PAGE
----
Hasegawa 1/72 MiG-17F

KIT #: 02864
PRICE: $10-12.00
DECALS: Three options
NOTES:  Hi-Line Decal sheet 72030 used


Mongolia's a fantastic and remote country that is squeezed in between Russia and China. It's as big as western Europe with a population less than Paris. Since its glory days in the 1200s when Genghis Khan set up the Mongol Empire, it's not been very powerful or played much of a role on the world stage. It was absorbed into China's mighty empire until the Qing Dynasty collapsed in 1911, and then it spent most of the 20th century suffering under Soviet control. It finally got a real measure of self government again after the end of the Cold War, and these days gets by on agriculture and mining. Still a third of its people are nomads, and there is a low-key but booming tourism industry for people looking for true wilderness experiences on its vast tundras.

There's not a lot known about the Mongolian Air Force. It started life on 25 May 1925 when a Junkers F.13 arrived on the scene and for years later it relied on Russian hand-me-downs. It entered the jet age in 1970 with a small fleet of MiG-17s, topped up a little later by MiG-21s. According to wikipedia, the majority of the air force, and all its fast jets, have been grounded for years for lack of cash and spares. Lately the Mongolian government has been trying to spruce up the air wing, focusing on cargo operations.

Mongolia has been friendly to the West in recent years and sent troops to Kosovo, Iraq and Afghanistan, as well as Sierra Leone and Chad. Naturally, given its location, and the size of their economies, Mongolia also seeks good stable relations with Russia to its north and China to its south.

So much for the Mongolian Air Force and the country it serves. What about the plane?

Well, most people have heard of the MiG-17. Second in the successful series of MiG fighter jets, the -17 was a cannon-armed fighter in a guided-missile era. Over Vietnam, it deuced with US Phantoms and won more than enough to make the US think twice about its own tactics and equipment. According to wikipedia, North Vietnamese MiG-17s accounted for 71 US aircraft, including 31 F-4s and and 16 F-105s. For that score, though, they lost 110 MiG-17s. In other parts of the world, especially the Middle East, it had a mixed career - used widely with varying degrees of success. In good hands, it was a potent weapon.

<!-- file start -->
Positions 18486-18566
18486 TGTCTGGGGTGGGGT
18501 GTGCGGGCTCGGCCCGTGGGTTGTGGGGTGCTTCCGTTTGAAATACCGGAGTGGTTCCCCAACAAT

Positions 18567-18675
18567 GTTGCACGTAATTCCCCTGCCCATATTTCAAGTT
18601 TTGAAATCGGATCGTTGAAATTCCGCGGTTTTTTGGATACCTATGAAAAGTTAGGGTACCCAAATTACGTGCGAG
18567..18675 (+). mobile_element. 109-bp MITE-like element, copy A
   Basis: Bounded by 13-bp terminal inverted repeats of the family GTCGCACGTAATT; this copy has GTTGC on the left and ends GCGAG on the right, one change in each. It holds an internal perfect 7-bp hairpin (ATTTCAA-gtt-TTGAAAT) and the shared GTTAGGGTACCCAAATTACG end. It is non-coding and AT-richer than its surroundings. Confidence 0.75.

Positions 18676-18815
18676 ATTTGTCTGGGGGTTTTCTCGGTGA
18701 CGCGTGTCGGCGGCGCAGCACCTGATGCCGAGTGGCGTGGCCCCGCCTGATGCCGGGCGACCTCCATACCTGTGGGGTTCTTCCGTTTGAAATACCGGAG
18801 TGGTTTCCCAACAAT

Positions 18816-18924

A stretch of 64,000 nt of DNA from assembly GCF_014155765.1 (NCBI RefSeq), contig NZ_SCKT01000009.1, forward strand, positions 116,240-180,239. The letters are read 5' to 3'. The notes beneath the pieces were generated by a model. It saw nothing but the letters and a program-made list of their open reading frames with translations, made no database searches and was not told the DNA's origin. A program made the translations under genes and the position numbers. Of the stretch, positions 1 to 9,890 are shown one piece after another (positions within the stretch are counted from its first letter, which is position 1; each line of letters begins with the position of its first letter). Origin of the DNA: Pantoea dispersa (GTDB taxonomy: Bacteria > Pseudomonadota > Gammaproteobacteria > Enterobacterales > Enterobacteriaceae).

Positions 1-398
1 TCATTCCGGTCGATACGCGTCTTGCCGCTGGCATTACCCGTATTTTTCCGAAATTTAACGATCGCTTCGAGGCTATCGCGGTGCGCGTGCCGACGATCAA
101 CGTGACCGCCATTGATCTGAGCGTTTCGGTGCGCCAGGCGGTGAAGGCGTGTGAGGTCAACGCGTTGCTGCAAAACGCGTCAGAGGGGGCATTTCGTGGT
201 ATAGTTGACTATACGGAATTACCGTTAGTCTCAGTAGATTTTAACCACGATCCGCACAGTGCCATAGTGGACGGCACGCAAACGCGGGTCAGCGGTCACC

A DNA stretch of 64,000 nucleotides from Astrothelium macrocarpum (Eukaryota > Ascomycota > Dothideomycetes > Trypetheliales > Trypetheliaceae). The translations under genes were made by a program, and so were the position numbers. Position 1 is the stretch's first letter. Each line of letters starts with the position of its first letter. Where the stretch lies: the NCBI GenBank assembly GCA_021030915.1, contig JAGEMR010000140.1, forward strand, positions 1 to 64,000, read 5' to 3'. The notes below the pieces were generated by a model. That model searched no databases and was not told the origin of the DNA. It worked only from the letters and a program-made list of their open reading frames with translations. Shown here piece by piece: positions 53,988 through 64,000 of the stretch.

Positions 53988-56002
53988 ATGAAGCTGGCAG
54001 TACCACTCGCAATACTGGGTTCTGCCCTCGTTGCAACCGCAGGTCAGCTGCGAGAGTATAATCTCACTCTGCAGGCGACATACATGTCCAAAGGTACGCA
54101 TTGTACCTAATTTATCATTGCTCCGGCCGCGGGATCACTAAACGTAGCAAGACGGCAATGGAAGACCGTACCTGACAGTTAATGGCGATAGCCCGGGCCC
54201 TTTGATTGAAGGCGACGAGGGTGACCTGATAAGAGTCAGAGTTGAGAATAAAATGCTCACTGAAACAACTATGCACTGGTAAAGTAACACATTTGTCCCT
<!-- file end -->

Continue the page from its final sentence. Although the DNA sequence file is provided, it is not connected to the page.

The Mongolian MiG-17s served a quiet life, so far as can be told. Mongolia flew the earlier Fresco-A version.


This is Hasegawa's MiG-17 PF kit in the Nguyen Van Bay boxing, backdated with a metal nose to make it a Fresco A. It's pretty standard earlier Hasegawa fare. You can read the preview right here on Modeling Madness.

Aside from the new nose, this is exactly the same MiG-17 as originally kitted - that is, the radar equipped MiG-17PF. That means it does not have the smaller speed brakes of the Fresco A nor does it have the correct canopy as the radar plane had a longer windscreen with framework not found on the MiG-17A/F versions. The kit is also probably somewhat over-scale with tail planes that are a bit too small. None of these should be deal breakers if you can find the kit at a reasonable price and are not overly concerned about the differences.

The Hasegawa decals are for Nguyen Van Bay's aircraft and another North Vietnamese example.


This is a simple kit. A basic cockpit goes together first but you may want to put some decent detail in there. I just built it straight from the box and painted on some seatbelts without doing anything more. After assembling the fuselage and adding the wings, I used some superglue to attach the white metal nose. It weighs a lot so I didn't add any other nose-weight. I needed to use some putty and sand paper around this join to smooth it out.

The fit is pretty decent for a kit of this age. Other than around the nose, I didn't need much in the way of putty or sanding. The wings and tailplanes fit nicely.

I painted my jet then, and once it was dry I went ahead and attached the wheels and the underwing tanks. At the end, I popped on the canopy and the MiG was finished. It really was a weekend build.


Mongolian MiG-17s seem to have been silver all over, so I went with my trusty spray can of Tamiya AS-12. I find it to be a good-looking finish for a flat aluminium appearance.

For decals, I used the Hi-Decal Line sheet number 72030. It has 6 MiG-17 options: two Soviet, East German, Afghani, Iraqi and Mongolian.

These decals went on very easily and give me a pretty exotic addition to my shelf-top flight line, even if the jet itself is a simple silver specimen.


A simple kit, very easy to build. So many countries used the MiG-17 and there must be many other decal sheets with examples used by unusual air forces. Recommended if you want a MiG-17, even if this one isn't 100 per cent accurate, or if you just want a quick weekend build between more serious projects.


This thread has some great historical images of Mongolian MiG-21s:


Richard F

June 2011

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